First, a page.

Bach Keyboard Concertos - BWV1054, BWV1055, BWV1056 & BWV1061- Concert 2
Valletta Baroque Festival 2024
Malta Philharmonic Orchestra
Michael Laus - director, piano
Francis Camilleri - piano
Joanne Camilleri - piano
Gisèle Grima - piano
Johann Sebastian Bach (1685-1750)
Bach Keyboard Concertos
Solo Concerto 1 - No.3 in D major BWV 1054
Solo Concerto 2 — No.4 in A major BWV 1055
Solo Concerto 3 — No.5 in F minor BWV 1056
Double Concerto — C major BWV1061
Joanne Camilleri & Francis Camilleri
JOHANN SEBASTIAN BACH: THE CONCERTOS FOR ONE AND TWO KEYBOARDS
Johann Sebastian Bach (1685-1750) is generally acknowledged as the originator of the keyboard concerto. In all, he wrote fifteen works which have prominent solo parts for the keyboard. Seven of these concertos are for a single keyboard (BWV 1052-1058), three are for two keyboards (BWV 1060-1062), two for three keyboards (BWV 1063 – 1064) and one for four keyboards (BWV 1065). BWV 1057, which is an arrangement of the Fourth Brandenburg Concerto with solo violin part transcribed for keyboard by Bach himself, also includes solo parts for two recorders. In addition, he composed two other concertos for solo keyboard, violin and flute. These are BWV 1044 and the Fifth Brandenburg Concerto, BWV 1050.2, the latter being the very first work to include a solo keyboard part. The tutti or ripieno sections of all the concertos consist of first and second violins, violas, and a bass part performed by cellos and double basses. The term Clavier, by which Bach denoted the keyboard parts, is taken to stand for harpsichord in these cases, since the clavichord, which was the other instrument for which the term Clavier was applied, was far too weak in tone to compete with a string section, even if the latter consisted of one player per part. It is not excluded, however, that some of these concertos may have been performed on the organ. During the nineteenth century, it became common practice to perform these works on the piano, and this practice has subsisted up to the present day.
The concertos for one keyboard were written In 1738 or 1739, when Bach was director of church music in Leipzig, and were intended as a single series, the only such collection of works in Bach’s output apart from the six Brandenburg Concertos. Although the circumstances which led to the composition of these works have never been ascertained, it is probable that Bach composed them for performances at the Café Zimmermann in Leipzig, where he gave weekly concerts as director of the Collegium Musicum. It is also probable that, with the sole exception of BWV 1061, all the keyboard parts of all the concertos were originally written for violin, with Bach himself transcribing the violin solo part for keyboard. For two of the solo concertos, BWV 1054 and BWV 1058, this is a certainty as these are transcriptions of Bach’s two extant violin concertos, while BWV 1062 for two keyboards derives from the D minor Concerto for Two Violins. We do not have the original versions of the other concertos, but internal evidence, mainly the abundance of violin-like figuration in the solo keyboard parts, point to their being transcriptions of violin concertos which have been lost. As was common practice during the eighteenth century, the soloist played continuously, even during the tutti sections. All the concertos consist of three movements, fast-slow-fast.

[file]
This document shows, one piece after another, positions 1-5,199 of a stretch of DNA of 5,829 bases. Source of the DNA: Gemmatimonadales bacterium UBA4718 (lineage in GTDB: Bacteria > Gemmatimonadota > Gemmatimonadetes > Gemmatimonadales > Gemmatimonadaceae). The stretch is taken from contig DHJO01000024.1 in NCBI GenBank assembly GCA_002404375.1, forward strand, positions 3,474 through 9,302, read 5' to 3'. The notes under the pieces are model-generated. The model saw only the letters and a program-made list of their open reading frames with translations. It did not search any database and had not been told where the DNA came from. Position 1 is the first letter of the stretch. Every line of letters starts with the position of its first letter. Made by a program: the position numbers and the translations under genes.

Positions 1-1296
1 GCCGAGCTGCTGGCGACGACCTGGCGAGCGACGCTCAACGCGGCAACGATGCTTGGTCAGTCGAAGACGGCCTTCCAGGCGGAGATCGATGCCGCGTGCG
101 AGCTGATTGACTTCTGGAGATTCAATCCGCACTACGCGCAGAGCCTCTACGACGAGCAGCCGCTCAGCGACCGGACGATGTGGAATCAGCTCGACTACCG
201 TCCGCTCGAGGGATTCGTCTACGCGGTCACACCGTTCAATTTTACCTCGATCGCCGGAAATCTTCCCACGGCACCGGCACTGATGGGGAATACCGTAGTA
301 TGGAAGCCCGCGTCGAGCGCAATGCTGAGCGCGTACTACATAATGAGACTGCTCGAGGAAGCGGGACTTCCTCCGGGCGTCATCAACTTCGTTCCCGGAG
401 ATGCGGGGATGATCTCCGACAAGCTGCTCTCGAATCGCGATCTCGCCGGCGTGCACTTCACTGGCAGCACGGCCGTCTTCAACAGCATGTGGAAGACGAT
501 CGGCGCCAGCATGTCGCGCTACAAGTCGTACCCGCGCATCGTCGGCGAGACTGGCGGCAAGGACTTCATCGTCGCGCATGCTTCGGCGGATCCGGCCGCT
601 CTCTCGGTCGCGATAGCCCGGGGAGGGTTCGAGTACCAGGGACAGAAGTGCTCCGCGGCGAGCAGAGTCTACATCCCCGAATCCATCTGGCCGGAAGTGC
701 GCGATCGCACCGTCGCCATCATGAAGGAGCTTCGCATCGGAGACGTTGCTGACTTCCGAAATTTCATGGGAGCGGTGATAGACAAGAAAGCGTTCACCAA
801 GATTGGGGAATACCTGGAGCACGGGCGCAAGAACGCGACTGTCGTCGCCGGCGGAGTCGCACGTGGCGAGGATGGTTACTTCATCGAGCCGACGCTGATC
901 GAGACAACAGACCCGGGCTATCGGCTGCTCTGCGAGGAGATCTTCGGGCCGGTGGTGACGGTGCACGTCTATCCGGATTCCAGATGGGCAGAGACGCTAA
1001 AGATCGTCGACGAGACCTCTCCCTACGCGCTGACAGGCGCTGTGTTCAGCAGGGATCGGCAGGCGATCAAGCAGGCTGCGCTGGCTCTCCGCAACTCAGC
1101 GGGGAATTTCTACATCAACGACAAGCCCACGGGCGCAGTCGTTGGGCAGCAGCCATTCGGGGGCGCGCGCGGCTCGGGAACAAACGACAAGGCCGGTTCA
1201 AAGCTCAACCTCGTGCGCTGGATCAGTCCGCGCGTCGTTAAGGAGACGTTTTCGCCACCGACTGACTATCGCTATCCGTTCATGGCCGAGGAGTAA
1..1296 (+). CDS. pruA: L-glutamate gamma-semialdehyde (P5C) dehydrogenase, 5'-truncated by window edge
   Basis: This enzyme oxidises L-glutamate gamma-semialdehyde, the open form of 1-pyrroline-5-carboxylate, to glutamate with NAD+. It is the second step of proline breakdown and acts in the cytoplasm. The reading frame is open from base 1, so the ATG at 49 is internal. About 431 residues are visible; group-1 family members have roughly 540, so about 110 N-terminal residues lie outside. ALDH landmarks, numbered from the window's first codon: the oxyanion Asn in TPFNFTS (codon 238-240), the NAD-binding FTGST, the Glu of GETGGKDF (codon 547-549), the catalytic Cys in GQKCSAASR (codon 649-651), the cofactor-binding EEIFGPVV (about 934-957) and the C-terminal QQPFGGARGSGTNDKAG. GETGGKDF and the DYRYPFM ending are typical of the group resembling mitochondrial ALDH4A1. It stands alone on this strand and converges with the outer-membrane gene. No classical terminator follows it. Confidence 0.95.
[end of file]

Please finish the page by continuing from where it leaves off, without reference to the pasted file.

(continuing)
Concerto no. 3 in D major, BWV 1054
I (Allegro); II Adagio e piano sempre; III Allegro
This is a straightforward transcription of the Violin Concerto in E major, BWV 1042 (date of composition unknown). The keyboard version was transposed down a tone so that the top E, which featured frequently in the original, could be played as a D, which was the highest note on most harpsichords of the time. The first movement is in ABA form, while the middle movement is an aria for the keyboard accompanied by a ground bass. The last movement is in ritornello form, after the Vivaldi concerto model.
Concerto no. 4 in A major, BWV 1055
I Allegro; II Larghetto; III Allegro ma non tanto
The texture of the first movement of this concerto is unique, in that the keyboard part is complete in itself and the string parts are reduced to a mere accompaniment, to the extent that the soloist is in the forefront right from the opening ritornello. This has led many scholars to suppose that the movement originated as a piece for unaccompanied keyboard. As in BWV 1053, the second movement is a siciliano, while the last movement is a lively minuet.
Concerto no. 5 in F minor, BWV 1056
I (Allegro); II Largo; III Presto
The earlier versions of this work were a lost violin concerto in G minor for the outer movements, the sinfonia to the cantata Ich steh mit einem Fuss im Grabe (1727 or 1729) for the middle movement, in which the solo part is played by an oboe, and Georg Philipp Telemann’s Flute Concerto in G major. The opening of the latter work’s second movement is identical to the first two bars of the Largo of Bach’s concerto, and this could have been a homage from Bach to his friend Telemann. Bach then takes the opening theme and develops it in his own style. In spite of the minor key, both outer movements have a playful character, with frequent echo effects.
Concerto for Two Keyboards in C major, BWV 1061
I (Allegro); II Adagio ovvero Largo; III Fuga
This concerto originated as a work for two keyboards without orchestra, and the string parts, which were added later, was probably not written by Bach himself, but by his son Wilhelm Friedmann. The strings remain completely silent in the middle movement, which is for the two soloists alone. The texture is antiphonal, with the two keyboards imitating each other throughout the work. The last movement is in fugato texture, the strings joining in only occasionally to reinforce the solo parts.
Programme notes by Michael Laus